More stories are coming out about Cambridge Analytica and the scraping of Facebook data. The Guardian has some important new articles:
- Leaked: Cambridge Analytica’s blueprint for Trump victory is about a set of slides used by CA to promote what they did. (See example above.) This shows how they peresented themselves to prospective clients.
- The Brexit whistleblower: ‘Did Vote Leave use me? Was I naive’ is about the setting up of BeLeave to skirt UK election spending laws and how funding went from BeLeave to AggregateIQ (AIQ) a Canadian data analytics company that is connected to CA and is supposed to have gotten about 40% of Vote Leave’s budget.
Perhaps the most interesting article is in The Conversation and argues that Claims about Cambridge Analytica’s role in Africa should be taken with a pinch of salt. The article carefully sets out evidence that CA didn’t have the effect they were hired to have in either the Nigerian election (when they failed to get Goodluck Jonathan re-elected) or the Kenyan election where they may have helped Uhuru Kenyatta stay in power. The authors (Gabrielle Lynch, Justin Willis, and Nic Cheeseman) talk about how,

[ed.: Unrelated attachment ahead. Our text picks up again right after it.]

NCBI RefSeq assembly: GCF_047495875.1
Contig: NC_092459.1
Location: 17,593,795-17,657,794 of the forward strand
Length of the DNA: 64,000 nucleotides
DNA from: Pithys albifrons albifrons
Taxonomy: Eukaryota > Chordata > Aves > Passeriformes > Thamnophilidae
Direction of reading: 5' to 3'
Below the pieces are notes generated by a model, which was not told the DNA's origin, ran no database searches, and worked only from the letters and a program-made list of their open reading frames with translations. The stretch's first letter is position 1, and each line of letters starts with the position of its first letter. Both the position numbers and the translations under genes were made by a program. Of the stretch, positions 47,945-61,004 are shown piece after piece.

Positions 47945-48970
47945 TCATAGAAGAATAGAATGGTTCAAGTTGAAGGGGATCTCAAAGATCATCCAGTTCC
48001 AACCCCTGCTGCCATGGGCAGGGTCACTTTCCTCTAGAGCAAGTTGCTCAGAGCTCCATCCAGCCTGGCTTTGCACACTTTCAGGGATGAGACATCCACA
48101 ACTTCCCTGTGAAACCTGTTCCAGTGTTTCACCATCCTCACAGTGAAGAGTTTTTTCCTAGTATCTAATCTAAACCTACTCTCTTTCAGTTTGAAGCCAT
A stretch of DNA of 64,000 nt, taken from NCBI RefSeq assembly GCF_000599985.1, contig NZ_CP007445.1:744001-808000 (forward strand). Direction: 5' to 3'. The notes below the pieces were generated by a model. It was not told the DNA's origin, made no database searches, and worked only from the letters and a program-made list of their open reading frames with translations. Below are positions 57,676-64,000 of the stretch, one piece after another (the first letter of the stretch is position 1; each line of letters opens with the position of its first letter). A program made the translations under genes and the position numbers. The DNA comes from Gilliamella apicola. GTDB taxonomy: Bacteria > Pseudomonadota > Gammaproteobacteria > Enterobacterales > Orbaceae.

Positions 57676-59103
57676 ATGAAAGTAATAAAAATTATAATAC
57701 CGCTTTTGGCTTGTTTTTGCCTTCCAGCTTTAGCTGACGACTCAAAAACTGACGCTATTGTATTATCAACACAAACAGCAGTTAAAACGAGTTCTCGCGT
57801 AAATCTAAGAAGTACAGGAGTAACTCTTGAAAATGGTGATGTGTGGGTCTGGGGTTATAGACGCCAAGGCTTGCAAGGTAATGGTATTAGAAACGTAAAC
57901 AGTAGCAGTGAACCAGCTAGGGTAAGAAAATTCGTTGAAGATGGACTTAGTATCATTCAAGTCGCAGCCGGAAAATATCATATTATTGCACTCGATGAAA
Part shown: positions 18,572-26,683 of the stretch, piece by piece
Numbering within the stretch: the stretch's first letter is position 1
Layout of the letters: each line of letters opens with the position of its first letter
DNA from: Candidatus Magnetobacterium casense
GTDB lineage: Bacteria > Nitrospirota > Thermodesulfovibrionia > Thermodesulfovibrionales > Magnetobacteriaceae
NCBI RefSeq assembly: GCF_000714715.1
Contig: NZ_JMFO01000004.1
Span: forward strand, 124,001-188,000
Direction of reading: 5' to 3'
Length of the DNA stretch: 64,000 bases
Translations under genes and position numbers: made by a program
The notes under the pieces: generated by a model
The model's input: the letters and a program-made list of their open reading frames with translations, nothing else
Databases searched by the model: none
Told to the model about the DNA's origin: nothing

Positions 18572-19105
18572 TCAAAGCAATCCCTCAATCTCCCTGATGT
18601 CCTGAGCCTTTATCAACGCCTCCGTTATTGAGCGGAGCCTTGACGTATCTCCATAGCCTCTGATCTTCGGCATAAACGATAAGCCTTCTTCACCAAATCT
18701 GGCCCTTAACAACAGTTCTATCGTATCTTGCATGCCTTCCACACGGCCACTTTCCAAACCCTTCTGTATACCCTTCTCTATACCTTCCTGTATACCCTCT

Ahead of the elections, and as part of a comparative research project on elections in Africa, we set up multiple profiles on Facebook to track social media and political adverts, and found no evidence that different messages were directed at different voters. Instead, a consistent negative line was pushed on all profiles, no matter what their background.
They also point out that the majority of Kenyans are not on Facebook and that negative advertising has a long history. They conclude that exaggerating what they can do is what CA does.
Mother Jones has another story, one of the best summaries around, Cloak and Data, that questions the effectiveness of Cambridge Analytica when it comes to the Trump election. They point out how CA’s work before in Virginia and for Cruz at the beginning of the primaries doesn’t seem to have worked. They go on to suggest that CA had little to do with the Trump victory which instead was ascribed by Parscale, the head of digital operations, to investing heavily in Facebook advertising.
During an interview with 60 Minutes last fall, Parscale dismissed the company’s psychographic methods: “I just don’t think it works.” Trump’s secret strategy, he said, wasn’t secret at all: The campaign went all-in on Facebook, making full use of the platform’s advertising tools. “Donald Trump won,” Parscale said, “but I think Facebook was the method.”
The irony may be that Cambridge Analytica is brought down by its boasting, not what it actually did. Further irony is how it may bring down Facebook and finally draw attention to how our data is used to manipulate us, even though it didn’t work.
The story of Cambridge Analytica’s rise—and its rapid fall—in some ways parallels the ascendance of the candidate it claims it helped elevate to the presidency. It reached the apex of American politics through a mix of bluffing, luck, failing upward, and—yes—psychological manipulation. Sound familiar?